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Launched initially as a network of coaching centres in 2011, Byju’s has, in less than a decade, become the hottest real estate in the $1.96-billion Indian edtech market. It’s the newest member of India’s unicorn club and is valued at $3.6 billion as of 2018.
This narrative is our complete coverage about the company.
By partnering with lending companies like Capital Float and Bajaj Finserv, Byju’s was able to break through the affordability barrier. But sales agents with aggressive targets are pushing multi-year subscriptions and ever-larger consumer loans on to unsuspecting customers
“Come fall in love with learning,” said the photo of a cherubic kid wearing oversized glasses on the receipt the parent waved at the camera. But there’s little love in words she and three other parents used in the video—a complaint to the Chennai Cyber Crime Department.
“I did not know they were signing me up for a 12-month loan for Rs 50,500 ($729) from some company called Capital Float,” she said.
“They took our biometrics saying it was for EMIs,” said another.
India’s edtech space is crowded. Companies are jostling for screen time and user retention. Byju’s, the largest one, is ahead by miles. Their “fun-learning” videos and pedagogy have captured the market’s attention. But has the Byju’s magic actually worked?
Byju Raveendran positions a worksheet in front of a propped-up tablet. Perched on top of the gadget is a small, red plastic “reader” resembling a camera. Almost immediately, the reader captures the image of the worksheet and replicates it on the tab’s screen. Every tick mark or cross made on paper is recorded digitally and the correct answers revealed in a friendly, cartoonish voice.
This is Osmo at work, a physical-to-digital educational games platform, and the newest member of edtech giant Byju’s carousel of “fun-learning” tools.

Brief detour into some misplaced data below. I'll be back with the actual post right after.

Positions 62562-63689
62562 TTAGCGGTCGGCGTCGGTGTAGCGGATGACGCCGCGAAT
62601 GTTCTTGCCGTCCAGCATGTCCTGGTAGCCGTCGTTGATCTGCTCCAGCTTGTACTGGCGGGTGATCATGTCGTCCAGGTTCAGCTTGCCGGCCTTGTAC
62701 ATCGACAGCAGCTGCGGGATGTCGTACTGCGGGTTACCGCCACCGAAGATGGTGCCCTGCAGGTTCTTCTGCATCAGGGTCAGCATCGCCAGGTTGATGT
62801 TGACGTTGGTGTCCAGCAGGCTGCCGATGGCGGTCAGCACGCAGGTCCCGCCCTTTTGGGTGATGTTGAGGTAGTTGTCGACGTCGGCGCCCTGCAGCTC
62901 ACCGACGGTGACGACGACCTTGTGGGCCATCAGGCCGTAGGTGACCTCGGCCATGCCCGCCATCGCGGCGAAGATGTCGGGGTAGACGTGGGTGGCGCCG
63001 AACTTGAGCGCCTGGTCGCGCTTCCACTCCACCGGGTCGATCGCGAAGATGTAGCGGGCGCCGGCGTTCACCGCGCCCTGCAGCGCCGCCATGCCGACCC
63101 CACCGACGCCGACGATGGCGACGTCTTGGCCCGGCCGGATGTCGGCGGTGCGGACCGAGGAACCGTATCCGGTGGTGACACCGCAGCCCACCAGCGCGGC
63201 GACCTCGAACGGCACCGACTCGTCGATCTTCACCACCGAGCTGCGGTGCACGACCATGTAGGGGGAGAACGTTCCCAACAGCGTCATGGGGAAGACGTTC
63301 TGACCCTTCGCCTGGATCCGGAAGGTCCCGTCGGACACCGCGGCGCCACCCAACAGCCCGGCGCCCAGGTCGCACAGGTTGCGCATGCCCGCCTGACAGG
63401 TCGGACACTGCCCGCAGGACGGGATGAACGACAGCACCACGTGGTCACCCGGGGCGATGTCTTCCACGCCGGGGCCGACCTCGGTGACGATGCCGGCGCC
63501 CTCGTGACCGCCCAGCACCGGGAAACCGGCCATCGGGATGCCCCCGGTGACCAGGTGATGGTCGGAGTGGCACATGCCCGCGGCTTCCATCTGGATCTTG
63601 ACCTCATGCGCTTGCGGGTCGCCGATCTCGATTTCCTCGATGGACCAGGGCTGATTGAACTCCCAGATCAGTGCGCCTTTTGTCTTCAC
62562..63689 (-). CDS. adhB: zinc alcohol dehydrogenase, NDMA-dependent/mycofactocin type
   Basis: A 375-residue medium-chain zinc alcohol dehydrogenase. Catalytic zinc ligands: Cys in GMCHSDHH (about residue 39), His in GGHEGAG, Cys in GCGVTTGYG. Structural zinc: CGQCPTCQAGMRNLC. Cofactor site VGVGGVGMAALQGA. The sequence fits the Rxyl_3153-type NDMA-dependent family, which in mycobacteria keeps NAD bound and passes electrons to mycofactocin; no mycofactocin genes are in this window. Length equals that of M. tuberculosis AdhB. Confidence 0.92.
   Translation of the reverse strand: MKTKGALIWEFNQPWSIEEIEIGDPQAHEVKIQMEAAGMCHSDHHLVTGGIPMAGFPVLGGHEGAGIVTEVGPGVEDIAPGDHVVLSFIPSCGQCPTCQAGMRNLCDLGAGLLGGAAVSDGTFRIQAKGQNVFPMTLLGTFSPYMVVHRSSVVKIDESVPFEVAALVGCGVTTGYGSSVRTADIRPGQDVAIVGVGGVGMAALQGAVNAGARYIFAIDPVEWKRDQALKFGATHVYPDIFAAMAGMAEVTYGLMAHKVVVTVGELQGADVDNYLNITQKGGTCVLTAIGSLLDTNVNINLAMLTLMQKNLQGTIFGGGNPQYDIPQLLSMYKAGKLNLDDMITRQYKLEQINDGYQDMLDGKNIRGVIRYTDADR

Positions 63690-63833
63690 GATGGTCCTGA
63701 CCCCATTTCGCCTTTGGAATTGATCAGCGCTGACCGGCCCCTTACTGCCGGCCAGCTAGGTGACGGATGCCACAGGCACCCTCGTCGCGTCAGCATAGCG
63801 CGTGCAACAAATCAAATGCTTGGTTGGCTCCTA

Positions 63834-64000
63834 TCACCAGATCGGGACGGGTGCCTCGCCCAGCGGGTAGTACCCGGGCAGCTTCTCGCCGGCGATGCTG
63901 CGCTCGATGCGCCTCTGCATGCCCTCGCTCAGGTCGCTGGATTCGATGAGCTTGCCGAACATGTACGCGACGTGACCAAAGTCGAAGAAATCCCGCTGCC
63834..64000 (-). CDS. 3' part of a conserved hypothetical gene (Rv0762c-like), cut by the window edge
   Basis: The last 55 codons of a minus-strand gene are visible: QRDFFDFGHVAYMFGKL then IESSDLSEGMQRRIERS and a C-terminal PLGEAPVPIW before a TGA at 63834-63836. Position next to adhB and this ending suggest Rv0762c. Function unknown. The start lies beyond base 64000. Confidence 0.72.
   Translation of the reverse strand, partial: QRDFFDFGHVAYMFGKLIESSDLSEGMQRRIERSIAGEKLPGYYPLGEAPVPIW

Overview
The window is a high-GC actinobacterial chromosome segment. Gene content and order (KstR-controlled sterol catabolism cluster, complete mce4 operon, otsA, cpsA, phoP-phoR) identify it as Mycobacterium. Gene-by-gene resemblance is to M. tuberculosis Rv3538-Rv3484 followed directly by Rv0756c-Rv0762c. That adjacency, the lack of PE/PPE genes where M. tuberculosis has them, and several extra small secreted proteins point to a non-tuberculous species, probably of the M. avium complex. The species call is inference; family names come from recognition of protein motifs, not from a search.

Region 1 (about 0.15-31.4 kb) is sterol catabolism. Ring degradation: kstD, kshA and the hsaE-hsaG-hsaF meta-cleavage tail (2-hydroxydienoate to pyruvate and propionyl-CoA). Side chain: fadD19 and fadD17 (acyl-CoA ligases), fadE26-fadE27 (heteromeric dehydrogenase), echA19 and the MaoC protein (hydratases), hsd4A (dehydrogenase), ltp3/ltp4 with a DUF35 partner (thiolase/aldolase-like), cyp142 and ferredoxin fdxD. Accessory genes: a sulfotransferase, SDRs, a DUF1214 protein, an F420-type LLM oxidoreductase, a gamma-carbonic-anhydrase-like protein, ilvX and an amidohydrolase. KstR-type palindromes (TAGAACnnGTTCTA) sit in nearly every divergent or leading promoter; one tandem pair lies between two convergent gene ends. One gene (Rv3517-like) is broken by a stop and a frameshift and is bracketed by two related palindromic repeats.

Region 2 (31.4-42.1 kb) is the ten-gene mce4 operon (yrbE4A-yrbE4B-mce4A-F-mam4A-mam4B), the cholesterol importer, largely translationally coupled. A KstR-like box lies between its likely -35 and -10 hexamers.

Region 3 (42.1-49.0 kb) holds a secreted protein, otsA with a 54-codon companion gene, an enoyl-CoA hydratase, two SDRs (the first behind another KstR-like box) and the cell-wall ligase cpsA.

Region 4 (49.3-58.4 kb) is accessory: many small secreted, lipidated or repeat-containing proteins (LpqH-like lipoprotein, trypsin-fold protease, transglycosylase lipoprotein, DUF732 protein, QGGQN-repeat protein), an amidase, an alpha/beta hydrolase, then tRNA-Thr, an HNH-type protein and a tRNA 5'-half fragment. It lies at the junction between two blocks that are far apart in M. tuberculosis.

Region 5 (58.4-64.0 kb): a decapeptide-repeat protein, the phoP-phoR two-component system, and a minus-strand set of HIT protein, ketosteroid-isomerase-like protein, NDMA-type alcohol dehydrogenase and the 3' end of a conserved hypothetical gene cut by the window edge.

The story of a mess called Pearson Education, TutorVista and Edurite. Some part of which is now Byju’s problem and maybe, just maybe, a distant opportunity
The thing about information, information that results from a hyped, successful outcome is that it sticks in your mind. Like a good story, it doesn’t age. In the world of hagiographic corporate history, the kind practised in India fairly often, a shred of information, repeated, again and again, becomes a fact. And as time goes by, that distant, misplaced fact gets passed around as legend. Needless to say, legends of successful exits make for good stories.
This is not that story.
Using SD cards, Byju's may have cleverly sidestepped current Indian market constraints. But the very same SD cards may weigh it down as India 'leap frogs' to 24x7 broadband
This is a continuation of our piece on Byju’s which appeared last week. If you haven’t read it already, you must.
In the last piece, you understood how Byju’s has been chasing ‘everything exponential’. Both in terms of raising capital and changing almost every year, as to what the company does. A critical shift happened two years ago, in August 2015. Byju’s moved all of its courses, preparatory material for competitive exams, K12 courses like the 11 and 12 grade; everything to the Byju’s Learning App.
Education technology is fine as far as classification is concerned, but what exactly is Byju’s getting at? How far along is it? Will the company get there?
Byju Raveendran has just too much energy. Like, shake your legs constantly and fidgeting with stuff on the table; a pen, an iPad, sort of energy. Also, he is quite the looker. Tall, about six feet, dark, pumped out chest, body-hugging black tee and blue jeans. It adds to his whole persona that Byju has cut his teeth in the art of performing; for years, he has been a sought after teacher and taught mathematics to a crowd of thousands. Tens of thousand. So, fairly apt then, that right now, at the corporate office of Byju’s at IBC Knowledge Park in Bengaluru, inside a large conference room, seated at the head of a long conference table; the last relic of corporate productivity, Byju is turning on the charm.